Year of release: 2009
Director: Johnnie To
Action director: Nicky Li
Producers: Johnnie To, Wai Ka-Fai
Writer: Wai Ka-Fai
Cinematography: Cheng Siu-Keung, To Hung-Mo
Editor: David Richardson
Music: Law Daai-Yau, Barry Chung
Stars: Johnny Hallyday, Anthony Wong, Simon Yam, Lam Suet, Gordon Lam, Sylvie Testud, James Chalke, Felix Wong, Vincent Sze, Michelle Ye, Eddie Cheung, Berg Ng, Maggie Siu, Stanley Fung
Rated IIB for violence, language, and brief sexuality
Movie Review Index
Possibly because it was a co-production between Hong Kong and France, Vengeance feels a bit different than most of Johnnie To's other films that center around the criminal underbelly of Chinese society. That's not to say that Vengeance is a bad movie at all. In fact, in many facets, it's quite good, and overall, this is a release well-deserving of your time. Just keep in mind that you might encounter a bit of deja vu, as the path To walks down here seems to be pretty well-worn at this point in his career.
Vengeance was originally slated to star Alain Delon, the actor whose work in Le Samourai launched a thousand Hong Kong homages, not the least of which was Chow Yun-Fat's iconic performance in The Killer. After Delon turned down the role, Johnnie To brought in Johnny Hallyday, known as "the Elvis of France". Hallyday plays Costello, a French chef who travels to Macau to investigate the shooting of his daughter and her family. One night in his hotel, Costello witnesses a hit, but instead of turning the assassins in to the police, he decides to hire them in order to take revenge for his daughter.
Probably the biggest problem present with Vengeance is its' plot and script. Most pointedly, some of the story arc and resolution come off as a bit lazy. For instance, when Costello hires the hitmen, he simply promises them cash via the sale of his restaurant in France. I don't know about you, but I've never heard of many hitmen that will take IOUs. Also, we have the subject of Costello losing his memory and having to rely on pictures to remember things. Though not totally derivative of Memento, there's enough similarity that viewers can definitely draw some clear connections.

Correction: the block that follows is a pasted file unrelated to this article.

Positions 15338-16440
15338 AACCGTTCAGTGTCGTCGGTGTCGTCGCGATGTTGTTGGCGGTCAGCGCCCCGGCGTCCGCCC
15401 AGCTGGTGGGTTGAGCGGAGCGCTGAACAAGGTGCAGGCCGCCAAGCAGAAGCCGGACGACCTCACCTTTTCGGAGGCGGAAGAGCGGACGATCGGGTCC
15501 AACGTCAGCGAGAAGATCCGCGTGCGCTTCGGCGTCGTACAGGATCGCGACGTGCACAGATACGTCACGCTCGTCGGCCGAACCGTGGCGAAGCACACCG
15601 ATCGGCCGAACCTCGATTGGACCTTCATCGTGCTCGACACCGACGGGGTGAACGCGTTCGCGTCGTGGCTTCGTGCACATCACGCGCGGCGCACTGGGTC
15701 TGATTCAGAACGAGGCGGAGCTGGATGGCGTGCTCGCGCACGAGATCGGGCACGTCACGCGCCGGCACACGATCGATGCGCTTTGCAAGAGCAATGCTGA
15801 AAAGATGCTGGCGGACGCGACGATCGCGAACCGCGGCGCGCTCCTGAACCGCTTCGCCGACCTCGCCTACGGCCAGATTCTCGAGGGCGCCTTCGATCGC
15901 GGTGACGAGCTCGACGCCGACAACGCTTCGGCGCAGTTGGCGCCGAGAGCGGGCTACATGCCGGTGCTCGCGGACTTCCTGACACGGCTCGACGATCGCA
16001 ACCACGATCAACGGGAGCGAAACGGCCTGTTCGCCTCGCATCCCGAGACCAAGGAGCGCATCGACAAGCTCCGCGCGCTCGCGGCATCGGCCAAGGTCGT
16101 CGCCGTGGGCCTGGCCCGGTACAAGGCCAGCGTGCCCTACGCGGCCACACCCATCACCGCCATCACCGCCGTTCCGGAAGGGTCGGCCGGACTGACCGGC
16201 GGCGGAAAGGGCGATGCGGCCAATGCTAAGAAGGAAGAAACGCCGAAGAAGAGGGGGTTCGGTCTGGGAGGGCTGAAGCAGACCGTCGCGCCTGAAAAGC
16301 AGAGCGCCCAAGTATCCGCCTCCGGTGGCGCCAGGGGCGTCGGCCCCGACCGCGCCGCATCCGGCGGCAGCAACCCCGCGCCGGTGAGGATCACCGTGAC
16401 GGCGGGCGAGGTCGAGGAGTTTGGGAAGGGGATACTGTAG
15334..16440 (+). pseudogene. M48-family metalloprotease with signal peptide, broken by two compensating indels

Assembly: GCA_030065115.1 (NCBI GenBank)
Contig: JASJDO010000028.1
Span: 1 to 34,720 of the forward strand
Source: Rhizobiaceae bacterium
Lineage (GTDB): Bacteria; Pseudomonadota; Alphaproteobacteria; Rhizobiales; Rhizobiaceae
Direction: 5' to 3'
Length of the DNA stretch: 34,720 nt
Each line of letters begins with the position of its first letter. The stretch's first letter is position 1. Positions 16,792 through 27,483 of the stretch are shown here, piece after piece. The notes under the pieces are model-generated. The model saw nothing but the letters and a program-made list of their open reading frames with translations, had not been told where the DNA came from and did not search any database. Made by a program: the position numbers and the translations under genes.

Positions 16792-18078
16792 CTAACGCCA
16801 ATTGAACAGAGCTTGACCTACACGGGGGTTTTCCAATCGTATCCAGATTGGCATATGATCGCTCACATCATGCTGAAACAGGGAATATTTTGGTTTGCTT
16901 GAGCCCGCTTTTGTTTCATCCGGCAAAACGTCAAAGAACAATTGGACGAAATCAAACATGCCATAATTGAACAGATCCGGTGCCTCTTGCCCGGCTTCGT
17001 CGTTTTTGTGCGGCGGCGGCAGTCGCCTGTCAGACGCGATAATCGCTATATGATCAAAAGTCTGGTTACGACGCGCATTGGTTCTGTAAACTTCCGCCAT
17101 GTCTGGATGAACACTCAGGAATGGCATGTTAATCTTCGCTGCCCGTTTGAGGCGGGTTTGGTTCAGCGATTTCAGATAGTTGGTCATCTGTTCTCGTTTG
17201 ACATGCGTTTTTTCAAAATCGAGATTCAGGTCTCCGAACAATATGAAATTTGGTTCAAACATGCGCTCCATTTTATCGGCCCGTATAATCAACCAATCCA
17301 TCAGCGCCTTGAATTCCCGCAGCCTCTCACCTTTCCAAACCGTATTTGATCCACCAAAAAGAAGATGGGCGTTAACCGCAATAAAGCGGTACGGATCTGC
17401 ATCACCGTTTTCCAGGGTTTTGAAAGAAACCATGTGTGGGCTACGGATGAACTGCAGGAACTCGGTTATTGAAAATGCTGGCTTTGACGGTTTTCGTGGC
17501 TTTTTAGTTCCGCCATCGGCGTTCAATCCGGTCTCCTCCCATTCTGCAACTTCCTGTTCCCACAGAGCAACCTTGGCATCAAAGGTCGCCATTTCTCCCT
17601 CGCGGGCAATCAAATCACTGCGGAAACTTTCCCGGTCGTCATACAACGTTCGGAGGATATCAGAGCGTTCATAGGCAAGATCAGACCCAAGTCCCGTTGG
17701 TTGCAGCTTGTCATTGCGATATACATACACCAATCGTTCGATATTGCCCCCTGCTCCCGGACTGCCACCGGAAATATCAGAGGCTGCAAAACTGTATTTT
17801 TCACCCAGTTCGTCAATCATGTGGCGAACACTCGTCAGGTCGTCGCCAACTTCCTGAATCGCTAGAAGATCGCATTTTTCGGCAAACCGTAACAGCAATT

But, for all the things Vengeance does wrong, there's more than enough things done right to buoy it. The film looks fantastic, with some of the more stylish gunplay you're likely to see from a movie produced anywhere in the world. And, even though they really don't have much to work with and have to deliver many lines in English, the main Chinese actors generally do a fine job, with the standout being Anthony Wong, who seems to be developing a very good working relationship with Johnnie To. While he's not going to win any awards, Johnny Hallyday brings the appropriate amount of gravitas to his character, which goes a long way to making the somewhat far-fetched aspects of the story more palatable to viewers.
So, while Vengeance isn't on the level of Johnnie To's best work like The Mission and Exiled, it's still a damn good crime film that will definitely satiate fans of To, and Asian cinema as a whole. While the Hong Kong film industry as a whole is now a shell of its' former self, it's good to know there are still some directors working there that can still bring the goods on a consistent basis, and are determined to keep doing so for the foreseeable future.